dissimilarities. The keys are based on the contrasting characters generally in a pair called couplet.
It represents the choice made between two opposite options. This results in acceptance of only one and
rejection of the other. Each statement in the key is called a lead.
Separate taxonomic keys are required for each taxonomic category such as family, genus and species for
Keys are generally analytical in nature.
Flora, manuals, monographs and catalogues are some other means of recording descriptions.
They also help in correct identification. Flora contains the actual account of habitat and distribution of
plants of a given area.
These provide the index to the plant species found in a particular area.
Manuals are useful in providing information for identification of names of species found in an area.
Monographs contain information on any one taxon.
Lead – Each statement in the Key is called a lead.
(i) Bracketed keys : They are most popular keys in which the pairs of contrasting choices are given
numbers in brackets and the user can pick up the correct choice.
(ii) Indented or Yoked key : It has sequence of choice between two or more statements of characters of
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Point of Remember
1. Manuals : They provide information for identifications of names of species found in an area.
2. Monograph : It is a book that provides all the available information about a taxon like genus, family or
higher catergory at the time of publication.
(1) Identification of an organism is the primary and basis step of taxonomist during classification.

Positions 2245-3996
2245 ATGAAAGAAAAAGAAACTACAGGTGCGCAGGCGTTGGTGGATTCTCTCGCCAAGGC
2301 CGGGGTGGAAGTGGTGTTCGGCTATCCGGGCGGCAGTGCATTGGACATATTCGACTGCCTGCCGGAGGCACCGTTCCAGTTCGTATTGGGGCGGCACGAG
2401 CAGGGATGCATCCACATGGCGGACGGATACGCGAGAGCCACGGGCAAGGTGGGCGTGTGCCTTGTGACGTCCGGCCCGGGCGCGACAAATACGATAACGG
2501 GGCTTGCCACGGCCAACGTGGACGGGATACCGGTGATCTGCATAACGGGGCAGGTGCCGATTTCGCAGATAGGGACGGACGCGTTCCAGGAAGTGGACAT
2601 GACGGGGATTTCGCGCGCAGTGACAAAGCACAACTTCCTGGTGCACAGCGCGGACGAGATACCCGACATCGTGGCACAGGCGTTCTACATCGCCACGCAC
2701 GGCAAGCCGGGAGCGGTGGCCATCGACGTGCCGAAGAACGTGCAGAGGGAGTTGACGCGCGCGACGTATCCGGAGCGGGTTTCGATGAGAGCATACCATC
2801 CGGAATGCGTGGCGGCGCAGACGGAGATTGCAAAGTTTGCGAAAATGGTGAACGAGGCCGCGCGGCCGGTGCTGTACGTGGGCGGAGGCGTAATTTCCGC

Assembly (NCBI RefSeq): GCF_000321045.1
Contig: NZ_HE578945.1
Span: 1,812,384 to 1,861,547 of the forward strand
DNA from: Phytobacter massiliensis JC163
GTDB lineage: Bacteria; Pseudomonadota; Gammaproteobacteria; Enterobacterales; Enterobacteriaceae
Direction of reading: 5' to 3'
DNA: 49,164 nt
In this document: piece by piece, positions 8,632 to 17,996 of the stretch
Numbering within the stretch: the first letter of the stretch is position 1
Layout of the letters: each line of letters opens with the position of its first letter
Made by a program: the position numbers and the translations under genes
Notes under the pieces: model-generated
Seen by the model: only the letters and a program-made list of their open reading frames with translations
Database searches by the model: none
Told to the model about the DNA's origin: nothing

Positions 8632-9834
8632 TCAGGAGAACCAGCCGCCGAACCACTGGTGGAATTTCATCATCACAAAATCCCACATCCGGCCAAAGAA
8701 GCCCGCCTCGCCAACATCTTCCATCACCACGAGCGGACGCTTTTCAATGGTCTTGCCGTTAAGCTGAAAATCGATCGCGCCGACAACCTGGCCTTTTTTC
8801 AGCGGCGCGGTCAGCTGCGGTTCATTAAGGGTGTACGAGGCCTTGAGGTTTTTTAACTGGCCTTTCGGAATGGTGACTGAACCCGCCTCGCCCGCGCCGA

(2) In indentification similarity of newly first time discovered organism matched with already known organ-
ism. This implies assigning an organism to a particular taxonomic group.
For example : There are three plants every X,Y,Z, and all represent different species. Another plant, say A
is discovered recentally and unidentified but it matches or recembles Y. Then the recognition of the plant A
as identical to the already known plant is the identification.
Holotype : The original type specimen from which the description of a new species is established.
Isotype : Duplicate of holotype, as another brach of the same tree.
Lectotype : Specimen selected from original material to serve as nomenclatural type where there is no
Neotype : New nomenclature type when the original type is missing .
Paratype : Any other specimen described along with holotype.
Syntype : Any of two or more specimens cited by an author when there is no holotype.
(II) Binomial nomenclature - Given by Linnaeus
Universal name or Scientific name or Biological name of an animal / plant: Through which it is known
by some names all over the world.
Idea of binomial nomenclature first given by Gaspard bauhin in his book “Pinex Theory Botanicy” later
Linnaeus applied it as Linnaen principles.
Developed by Karl Von Linne a swidish botanist
He gave certain principles called linnaeus principles for this in his book “Philosophia botanica”
Species planterum - 5900 plants have given scientific name
Systema naturae - 4232 animal have given scientific name and classification also.